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Translation of Di Megile Fun Mayn Lebn
Written by: Michel (Mikhl) Radzinski
Dictated in Yiddish to Shimen Kants
Printed by permission of the author's son:
Daniel Radzinski, Palo Alto, California
Printed by permission of the author's son:
Project Coordinator and Translator
Leonard Prager zl
This is a translation from: Di Megile Fun Mayn Lebn by Michel (Mikhl) Radzinski of Semyatitsh, Poland; Lima, Peru;
That translation of >Di Megile Fun Mayn Lebn was privately printed under the title >The Scroll of My Life. The present edition incorporates minor corrections.
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the translation. The reader may wish to refer to the original material
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|Translator and Editor's Preface|
|Michel (Mikhl) Radzinski and His Memoirs|
|A Word on the Translation and the Notes|
|My Beloved Semyatitsh|
|Chapter 1.||Semyatitsh (Polish: Siemiatycze)|
|Chapter 2.||In the Yeshiva|
|Chapter 3.||World War One|
|Chapter 6.||Khaye-Odem Besmedresh|
|The Jewish Holidays|
|Chapter 7.||During the Days of Spiritual Awakening|
|Chapter 8.||The Blowing of the Shofer|
|Chapter 9.||Feast of Tabernacles (Sukes)|
|Chapter 10.||Rejoicing of the Law (Simkhes-Toyre)|
|Chapter 14.||The Night of the Seyder|
|Chapter 15.||Counting of the Omer and Legboymer|
|Chapter 16.||The Feast of Weeks|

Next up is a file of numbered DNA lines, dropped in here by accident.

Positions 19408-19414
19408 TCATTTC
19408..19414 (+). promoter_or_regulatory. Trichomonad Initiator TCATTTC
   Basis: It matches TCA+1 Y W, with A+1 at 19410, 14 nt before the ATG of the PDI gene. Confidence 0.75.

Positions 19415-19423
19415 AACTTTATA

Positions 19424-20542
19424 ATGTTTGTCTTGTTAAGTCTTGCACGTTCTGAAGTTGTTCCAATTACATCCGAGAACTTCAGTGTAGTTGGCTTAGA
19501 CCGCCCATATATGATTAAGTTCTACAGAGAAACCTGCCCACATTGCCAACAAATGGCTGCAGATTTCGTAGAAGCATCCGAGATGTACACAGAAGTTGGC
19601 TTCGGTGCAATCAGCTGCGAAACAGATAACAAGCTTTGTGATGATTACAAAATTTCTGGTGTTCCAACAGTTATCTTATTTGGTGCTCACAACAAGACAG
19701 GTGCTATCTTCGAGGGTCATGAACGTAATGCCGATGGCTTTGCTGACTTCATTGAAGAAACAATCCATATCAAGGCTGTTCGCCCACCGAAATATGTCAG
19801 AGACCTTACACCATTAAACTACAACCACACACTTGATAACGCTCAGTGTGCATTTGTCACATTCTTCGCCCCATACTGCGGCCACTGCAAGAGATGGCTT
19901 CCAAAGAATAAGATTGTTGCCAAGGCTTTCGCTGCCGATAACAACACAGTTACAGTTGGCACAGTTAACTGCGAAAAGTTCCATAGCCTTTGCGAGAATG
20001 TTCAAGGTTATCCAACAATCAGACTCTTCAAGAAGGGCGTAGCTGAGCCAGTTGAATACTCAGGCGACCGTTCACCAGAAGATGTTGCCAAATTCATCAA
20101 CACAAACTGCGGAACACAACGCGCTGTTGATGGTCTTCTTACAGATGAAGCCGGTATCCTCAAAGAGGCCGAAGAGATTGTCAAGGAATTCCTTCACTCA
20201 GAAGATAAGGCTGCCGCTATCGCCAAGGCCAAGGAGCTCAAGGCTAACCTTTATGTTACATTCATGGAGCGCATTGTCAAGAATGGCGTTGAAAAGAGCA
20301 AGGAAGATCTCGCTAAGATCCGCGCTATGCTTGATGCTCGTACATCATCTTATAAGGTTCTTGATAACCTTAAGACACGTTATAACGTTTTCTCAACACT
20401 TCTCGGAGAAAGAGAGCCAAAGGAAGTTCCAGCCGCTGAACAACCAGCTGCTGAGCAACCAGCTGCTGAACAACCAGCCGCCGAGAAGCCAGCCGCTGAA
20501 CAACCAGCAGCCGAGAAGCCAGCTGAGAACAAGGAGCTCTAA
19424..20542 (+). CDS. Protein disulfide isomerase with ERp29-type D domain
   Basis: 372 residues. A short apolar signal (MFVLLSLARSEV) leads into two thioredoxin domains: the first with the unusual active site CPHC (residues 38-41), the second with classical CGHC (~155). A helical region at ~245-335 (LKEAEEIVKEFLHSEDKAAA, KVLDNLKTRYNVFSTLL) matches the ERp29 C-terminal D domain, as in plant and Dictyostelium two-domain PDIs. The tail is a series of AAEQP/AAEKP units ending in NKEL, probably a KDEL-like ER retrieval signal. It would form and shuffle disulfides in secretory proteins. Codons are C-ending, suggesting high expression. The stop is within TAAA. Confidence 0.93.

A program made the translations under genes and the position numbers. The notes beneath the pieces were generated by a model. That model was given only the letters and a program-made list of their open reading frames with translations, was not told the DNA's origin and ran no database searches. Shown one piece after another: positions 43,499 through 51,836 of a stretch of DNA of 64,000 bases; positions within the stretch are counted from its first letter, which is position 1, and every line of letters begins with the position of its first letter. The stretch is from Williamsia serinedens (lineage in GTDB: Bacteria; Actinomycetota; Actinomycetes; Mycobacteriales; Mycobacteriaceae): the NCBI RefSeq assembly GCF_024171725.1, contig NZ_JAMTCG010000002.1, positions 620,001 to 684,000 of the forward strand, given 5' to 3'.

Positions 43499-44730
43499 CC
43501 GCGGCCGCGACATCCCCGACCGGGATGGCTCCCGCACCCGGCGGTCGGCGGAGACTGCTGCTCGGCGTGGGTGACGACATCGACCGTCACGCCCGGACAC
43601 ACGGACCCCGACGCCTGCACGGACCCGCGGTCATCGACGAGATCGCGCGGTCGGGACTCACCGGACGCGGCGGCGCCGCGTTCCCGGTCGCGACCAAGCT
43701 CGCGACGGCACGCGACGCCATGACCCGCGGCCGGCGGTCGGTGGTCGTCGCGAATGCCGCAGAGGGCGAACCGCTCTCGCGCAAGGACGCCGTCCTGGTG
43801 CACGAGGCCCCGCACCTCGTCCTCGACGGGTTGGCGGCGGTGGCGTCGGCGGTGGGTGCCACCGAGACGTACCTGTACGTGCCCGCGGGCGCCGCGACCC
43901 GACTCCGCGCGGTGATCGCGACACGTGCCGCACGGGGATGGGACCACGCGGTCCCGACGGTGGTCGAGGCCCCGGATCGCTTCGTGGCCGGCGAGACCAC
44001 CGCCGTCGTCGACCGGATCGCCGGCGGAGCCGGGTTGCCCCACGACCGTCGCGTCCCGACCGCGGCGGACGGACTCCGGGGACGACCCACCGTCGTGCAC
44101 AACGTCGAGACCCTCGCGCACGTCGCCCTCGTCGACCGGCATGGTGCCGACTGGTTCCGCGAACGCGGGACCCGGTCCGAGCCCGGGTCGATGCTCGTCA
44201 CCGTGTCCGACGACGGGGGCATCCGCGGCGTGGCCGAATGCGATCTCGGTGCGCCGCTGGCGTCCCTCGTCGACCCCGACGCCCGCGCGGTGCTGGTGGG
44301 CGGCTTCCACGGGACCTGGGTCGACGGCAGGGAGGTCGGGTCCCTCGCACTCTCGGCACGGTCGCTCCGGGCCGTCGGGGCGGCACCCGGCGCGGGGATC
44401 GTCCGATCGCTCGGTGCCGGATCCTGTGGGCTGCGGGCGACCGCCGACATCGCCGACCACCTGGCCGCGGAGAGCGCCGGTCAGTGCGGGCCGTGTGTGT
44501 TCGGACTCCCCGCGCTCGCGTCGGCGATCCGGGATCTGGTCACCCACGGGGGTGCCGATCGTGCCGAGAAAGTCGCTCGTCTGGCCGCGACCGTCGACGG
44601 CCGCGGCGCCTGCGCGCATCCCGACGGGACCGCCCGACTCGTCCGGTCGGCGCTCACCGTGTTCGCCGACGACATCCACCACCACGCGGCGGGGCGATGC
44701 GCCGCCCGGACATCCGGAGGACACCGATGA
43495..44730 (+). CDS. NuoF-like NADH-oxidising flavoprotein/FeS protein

|Chapter 17.||Days of Mourning|
|Chapter 18.||The Ninth of Ab|
|Leaving My Shtetl Semyatitsh|
|Chapter 20.||Polish Antisemitism|
|Chapter 22.||Trip to Paris|
|Chapter 23.||Ship Voyage|
|Chapter 25.||David (Chiriqui)|
|A New Life in South America|
|Chapter 27.||Rabbi Avrom-Moyshe Brener|
|Chapter 29.||Saving Relatives|
|Chapter 30.||Adolfo and Isabel Barrios|
|Chapter 31.||The Ban on Peddling|
|Chapter 32.||Yiddish Theater|
|Afterword and a Farewell|
|Afterword - Daniel Radzinski|
|Farewell to a Friend|
|References, Glossary, and Lists|
|List of Persons and Places|
Translator's PrefaceMichel (Mikhl) Radzinski and His Memoirs
In the course of many weeks of immersion in the translation of a very personal kind of composition -- a book of memoirs -- one begins to feel that the author is someone one knows. This is so even though the author has consciously avoided large spheres of personal life out of a powerful need to describe to his children and children's children what he considered to be the crucial experiences of his generation. Thus Michel (Mikhl) Radzinski concentrates on memories of life in Semyatitsh. The Shoa and loss of much of his own family lend pathos to his emotional and highly idealized account of shtetl life. While possessing documentary value, this material is perhaps principally valuable as illumination of the author's inner life. We clearly see how strong was his desire to leave a record of what he regarded as his most important experiences. He came to this task in his middle-seventies when his sight was deteriorating and when he was suffering from Parkinson's Disease, both of which made the use of an amanuensis necessary. I am certain that it would have given this very determined man great satisfaction to know that his memoirs will be read -- if only, alas, in translation -- by his grandchildren.